The central importance of functional APC in the immune response against cancer has been well defined 
. The study revealed that even highly immunogenic tumors require host APCs for antigen presentation. Thus, host APC, rather than tumor cells, present tumor antigens. This is consistent with a study indicating that CD8+ T-cell responses can be induced in vivo
by professional APC that present exogenous antigens in a MHC I-restricted manner 
. This has been referred to as cross-priming or representation and may be critical for effective antitumor responses 
. However, in tumor-bearing hosts, there is a state of T-cell unresponsiveness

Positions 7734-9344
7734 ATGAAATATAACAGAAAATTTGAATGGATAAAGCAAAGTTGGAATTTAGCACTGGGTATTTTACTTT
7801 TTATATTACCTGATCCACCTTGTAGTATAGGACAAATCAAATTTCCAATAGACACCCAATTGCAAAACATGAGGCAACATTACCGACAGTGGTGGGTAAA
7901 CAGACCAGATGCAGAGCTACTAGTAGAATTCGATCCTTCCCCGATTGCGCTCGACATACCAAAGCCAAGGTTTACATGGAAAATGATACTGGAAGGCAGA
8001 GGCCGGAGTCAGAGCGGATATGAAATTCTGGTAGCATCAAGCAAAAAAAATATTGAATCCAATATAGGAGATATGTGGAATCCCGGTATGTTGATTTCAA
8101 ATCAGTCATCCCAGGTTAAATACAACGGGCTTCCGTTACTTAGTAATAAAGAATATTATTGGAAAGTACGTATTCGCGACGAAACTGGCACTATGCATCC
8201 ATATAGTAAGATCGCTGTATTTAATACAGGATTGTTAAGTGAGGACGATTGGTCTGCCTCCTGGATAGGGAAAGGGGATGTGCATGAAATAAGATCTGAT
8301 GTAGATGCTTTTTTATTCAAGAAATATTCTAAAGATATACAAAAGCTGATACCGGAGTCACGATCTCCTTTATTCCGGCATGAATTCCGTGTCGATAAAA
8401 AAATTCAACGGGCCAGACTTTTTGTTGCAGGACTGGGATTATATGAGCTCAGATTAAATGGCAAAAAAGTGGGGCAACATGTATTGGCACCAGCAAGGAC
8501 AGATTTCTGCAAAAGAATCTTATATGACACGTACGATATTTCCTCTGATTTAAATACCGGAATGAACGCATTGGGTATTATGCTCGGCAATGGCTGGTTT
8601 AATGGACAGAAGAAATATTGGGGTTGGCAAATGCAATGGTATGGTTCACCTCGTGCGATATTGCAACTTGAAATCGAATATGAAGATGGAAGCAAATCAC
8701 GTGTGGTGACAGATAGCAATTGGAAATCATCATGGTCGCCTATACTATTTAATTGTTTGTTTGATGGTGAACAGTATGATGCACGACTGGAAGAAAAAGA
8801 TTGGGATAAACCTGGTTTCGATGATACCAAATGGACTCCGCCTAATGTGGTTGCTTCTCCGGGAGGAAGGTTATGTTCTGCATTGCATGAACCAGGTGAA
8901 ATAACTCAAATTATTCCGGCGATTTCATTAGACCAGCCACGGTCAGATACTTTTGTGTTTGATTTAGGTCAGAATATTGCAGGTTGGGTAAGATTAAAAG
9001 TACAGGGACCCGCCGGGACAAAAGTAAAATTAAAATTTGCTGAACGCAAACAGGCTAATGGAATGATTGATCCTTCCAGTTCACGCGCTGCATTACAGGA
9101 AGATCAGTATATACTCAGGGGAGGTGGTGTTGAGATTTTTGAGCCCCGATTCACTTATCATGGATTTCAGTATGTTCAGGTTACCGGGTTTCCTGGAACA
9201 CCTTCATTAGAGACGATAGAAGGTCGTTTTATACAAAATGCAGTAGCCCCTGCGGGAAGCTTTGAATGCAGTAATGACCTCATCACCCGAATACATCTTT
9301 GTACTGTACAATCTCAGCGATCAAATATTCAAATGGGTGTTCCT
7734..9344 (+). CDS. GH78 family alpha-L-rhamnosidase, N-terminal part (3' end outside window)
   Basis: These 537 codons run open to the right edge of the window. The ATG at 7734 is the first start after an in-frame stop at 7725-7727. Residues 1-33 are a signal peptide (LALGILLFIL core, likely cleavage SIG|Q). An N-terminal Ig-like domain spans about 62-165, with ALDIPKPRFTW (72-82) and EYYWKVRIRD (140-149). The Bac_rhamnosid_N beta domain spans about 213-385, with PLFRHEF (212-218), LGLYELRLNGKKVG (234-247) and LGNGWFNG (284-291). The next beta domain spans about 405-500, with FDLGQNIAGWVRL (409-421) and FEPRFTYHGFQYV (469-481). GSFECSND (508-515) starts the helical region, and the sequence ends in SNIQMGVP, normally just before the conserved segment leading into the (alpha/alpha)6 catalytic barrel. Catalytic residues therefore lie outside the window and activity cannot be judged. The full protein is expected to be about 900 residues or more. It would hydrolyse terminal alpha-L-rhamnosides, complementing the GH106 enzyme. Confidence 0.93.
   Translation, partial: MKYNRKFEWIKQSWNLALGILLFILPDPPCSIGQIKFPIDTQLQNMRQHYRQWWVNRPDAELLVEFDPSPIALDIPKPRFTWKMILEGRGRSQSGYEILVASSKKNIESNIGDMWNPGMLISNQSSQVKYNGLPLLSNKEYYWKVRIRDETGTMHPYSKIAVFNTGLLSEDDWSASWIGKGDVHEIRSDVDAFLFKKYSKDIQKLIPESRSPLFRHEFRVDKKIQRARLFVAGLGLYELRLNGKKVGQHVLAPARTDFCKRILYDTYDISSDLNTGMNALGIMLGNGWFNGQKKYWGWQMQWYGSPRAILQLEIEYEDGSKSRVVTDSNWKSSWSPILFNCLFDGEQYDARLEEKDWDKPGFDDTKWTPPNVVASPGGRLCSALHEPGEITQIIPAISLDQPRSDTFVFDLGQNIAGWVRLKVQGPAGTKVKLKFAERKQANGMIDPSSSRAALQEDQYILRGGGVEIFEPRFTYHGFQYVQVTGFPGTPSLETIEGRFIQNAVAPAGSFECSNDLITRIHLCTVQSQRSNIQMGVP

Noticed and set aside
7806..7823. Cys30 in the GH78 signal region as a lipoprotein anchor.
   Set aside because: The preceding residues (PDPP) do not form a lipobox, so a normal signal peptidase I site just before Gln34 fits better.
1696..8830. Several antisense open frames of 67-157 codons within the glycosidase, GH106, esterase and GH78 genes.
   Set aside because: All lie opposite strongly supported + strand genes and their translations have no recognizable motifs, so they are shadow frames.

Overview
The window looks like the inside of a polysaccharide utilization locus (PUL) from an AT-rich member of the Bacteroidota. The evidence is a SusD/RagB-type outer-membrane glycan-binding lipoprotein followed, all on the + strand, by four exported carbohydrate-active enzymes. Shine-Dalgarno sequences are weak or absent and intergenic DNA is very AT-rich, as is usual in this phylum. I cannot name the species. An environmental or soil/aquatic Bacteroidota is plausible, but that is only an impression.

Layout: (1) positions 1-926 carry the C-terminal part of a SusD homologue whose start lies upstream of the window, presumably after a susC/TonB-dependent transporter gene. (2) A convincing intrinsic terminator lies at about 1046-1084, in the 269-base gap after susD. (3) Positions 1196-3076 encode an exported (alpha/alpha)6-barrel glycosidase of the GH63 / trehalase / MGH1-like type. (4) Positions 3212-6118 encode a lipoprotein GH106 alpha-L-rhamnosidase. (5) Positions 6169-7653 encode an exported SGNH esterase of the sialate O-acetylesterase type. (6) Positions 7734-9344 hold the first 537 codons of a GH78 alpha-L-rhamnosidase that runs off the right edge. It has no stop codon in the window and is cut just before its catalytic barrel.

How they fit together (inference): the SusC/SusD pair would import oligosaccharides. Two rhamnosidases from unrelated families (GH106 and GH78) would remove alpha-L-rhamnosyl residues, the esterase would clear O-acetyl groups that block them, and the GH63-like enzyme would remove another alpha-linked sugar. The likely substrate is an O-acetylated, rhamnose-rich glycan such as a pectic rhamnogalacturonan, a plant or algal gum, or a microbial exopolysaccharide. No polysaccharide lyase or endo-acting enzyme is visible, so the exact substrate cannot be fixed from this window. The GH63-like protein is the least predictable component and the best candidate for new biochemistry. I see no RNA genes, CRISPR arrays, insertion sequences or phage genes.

. T cell non responsiveness to specific antigens has been shown to be an early event in tumor progression in animal models of cancer and in cancer patients 
. The cellular mechanisms that lead to the induction of the tolerogenic state are not well understood. The dominant mechanism underlying the development of antigen-specific T-cell unresponsiveness is thought to be through tumor-antigen processing and presentation by APC 
. Although T-cell tolerance in cancer has been shown to be mediated by host APC, 
the nature of these APC have not been clear. Recent studies provide evidence that MDSC may represent a population of APC responsible for induction of antigen-specific CD8 T-cell tolerance in cancer 
. The tumor microenvironment has immune suppressive mediators such as PGE2, TGF-β, IL-10, VEGF, GM-CSF, IL-6, S100A8/A9 and SCF that recruit and/or activate MDSC